Unsurprisingly, Christianity is the largest religion in all 50 states. Surprisingly, Bahá’í is the second largest religion in my home state of South Carolina. This news inspired two local papers, the Charleston Post and Courier and the Charleston City Paper, to write articles about Bahá’ís. It also inspired me, an atheist, to attend a local Bahá’í meeting.
There are more Bahá’ís in South Carolina than Jews, Muslims, and Hindus combined; however, Bahá’ís do not outnumber atheists and agnostics. “Nones” (those with no religious affiliation) have grown to 15 percent nationally and 10 percent in South Carolina. And in a 2013 national survey of “nones,” atheists and agnostics were 50 percent of online respondents and 36 percent of those interviewed by telephone. Taking the lower percentage, more than 100,000 atheists and agnostics live in South Carolina compared with about 18,000 Bahá’ís.
The Bahá’í Faith likely became popular in South Carolina because of Louis Gregory, who was born in 1874, was raised in Charleston, and was one of the founders of the Bahá’í Faith in America. After this grandson of a slave became a Bahá’í in 1909, he travelled the country promoting racial equality. Gregory married a white Bahá’í woman in 1912, an act that was considered a crime at the time in parts of the country. The Louis G. Gregory Baha’i Museum is located in downtown Charleston.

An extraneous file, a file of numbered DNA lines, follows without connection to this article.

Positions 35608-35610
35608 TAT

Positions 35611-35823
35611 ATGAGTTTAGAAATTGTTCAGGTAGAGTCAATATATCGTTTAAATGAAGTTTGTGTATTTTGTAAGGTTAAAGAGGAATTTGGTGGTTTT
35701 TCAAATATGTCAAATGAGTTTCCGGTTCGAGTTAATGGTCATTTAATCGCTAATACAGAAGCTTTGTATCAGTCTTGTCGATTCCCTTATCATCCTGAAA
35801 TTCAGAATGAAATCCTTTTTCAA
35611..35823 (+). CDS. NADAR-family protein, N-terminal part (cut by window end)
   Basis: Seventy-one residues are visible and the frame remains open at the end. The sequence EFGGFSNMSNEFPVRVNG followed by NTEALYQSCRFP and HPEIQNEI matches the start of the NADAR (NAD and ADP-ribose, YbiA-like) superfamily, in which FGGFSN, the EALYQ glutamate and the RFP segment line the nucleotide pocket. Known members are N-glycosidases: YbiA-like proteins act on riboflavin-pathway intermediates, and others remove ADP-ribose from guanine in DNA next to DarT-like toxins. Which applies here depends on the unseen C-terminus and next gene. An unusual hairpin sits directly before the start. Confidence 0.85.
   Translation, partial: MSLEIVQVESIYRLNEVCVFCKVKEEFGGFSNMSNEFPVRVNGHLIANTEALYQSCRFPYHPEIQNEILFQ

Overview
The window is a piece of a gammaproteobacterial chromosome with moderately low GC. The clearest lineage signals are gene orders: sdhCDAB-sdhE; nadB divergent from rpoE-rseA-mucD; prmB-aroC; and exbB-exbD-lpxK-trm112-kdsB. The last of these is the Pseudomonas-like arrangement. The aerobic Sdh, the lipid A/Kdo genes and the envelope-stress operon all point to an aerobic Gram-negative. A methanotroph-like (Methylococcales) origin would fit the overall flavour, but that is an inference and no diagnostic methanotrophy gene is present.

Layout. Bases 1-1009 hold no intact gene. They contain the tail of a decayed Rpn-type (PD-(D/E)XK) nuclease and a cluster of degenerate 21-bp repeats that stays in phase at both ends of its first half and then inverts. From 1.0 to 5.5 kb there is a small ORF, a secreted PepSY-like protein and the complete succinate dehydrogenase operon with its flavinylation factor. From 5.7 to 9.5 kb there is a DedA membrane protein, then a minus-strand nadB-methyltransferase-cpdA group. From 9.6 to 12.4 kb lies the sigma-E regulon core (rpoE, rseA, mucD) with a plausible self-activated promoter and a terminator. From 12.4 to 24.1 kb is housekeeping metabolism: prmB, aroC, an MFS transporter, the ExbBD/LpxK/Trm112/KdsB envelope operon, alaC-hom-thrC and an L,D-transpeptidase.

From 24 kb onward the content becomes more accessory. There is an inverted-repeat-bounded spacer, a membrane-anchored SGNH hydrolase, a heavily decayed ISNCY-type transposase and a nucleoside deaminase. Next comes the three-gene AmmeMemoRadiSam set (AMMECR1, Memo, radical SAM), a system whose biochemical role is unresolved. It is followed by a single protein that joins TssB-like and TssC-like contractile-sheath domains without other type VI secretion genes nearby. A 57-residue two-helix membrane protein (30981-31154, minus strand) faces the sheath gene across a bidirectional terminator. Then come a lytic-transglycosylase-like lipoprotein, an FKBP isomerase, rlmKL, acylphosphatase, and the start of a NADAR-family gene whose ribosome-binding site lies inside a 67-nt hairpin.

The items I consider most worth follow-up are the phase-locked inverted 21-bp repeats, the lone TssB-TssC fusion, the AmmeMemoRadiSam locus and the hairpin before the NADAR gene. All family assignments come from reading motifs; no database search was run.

Bahá’ís and atheists have not been very public about their views because they’ve been demonized within their surrounding cultures. The Bahá’í Faith began in Iran in 1844 when a young man now known as the “Bab” (meaning “gate” or “door” in Arabic) claimed to be the promised redeemer of Islam. The Bab also said that a second divine messenger would usher in the age of peace and justice promised in Islam. The Bab alienated Islamic clergy and was executed by a firing squad in 1850 at the age of 30. One of the Bab’s followers, Bahá’u’lláh, revealed in 1863 that he was the messenger foretold by the Bab. The teachings of Bahá’u’lláh are the foundation of the Bahá’í Faith.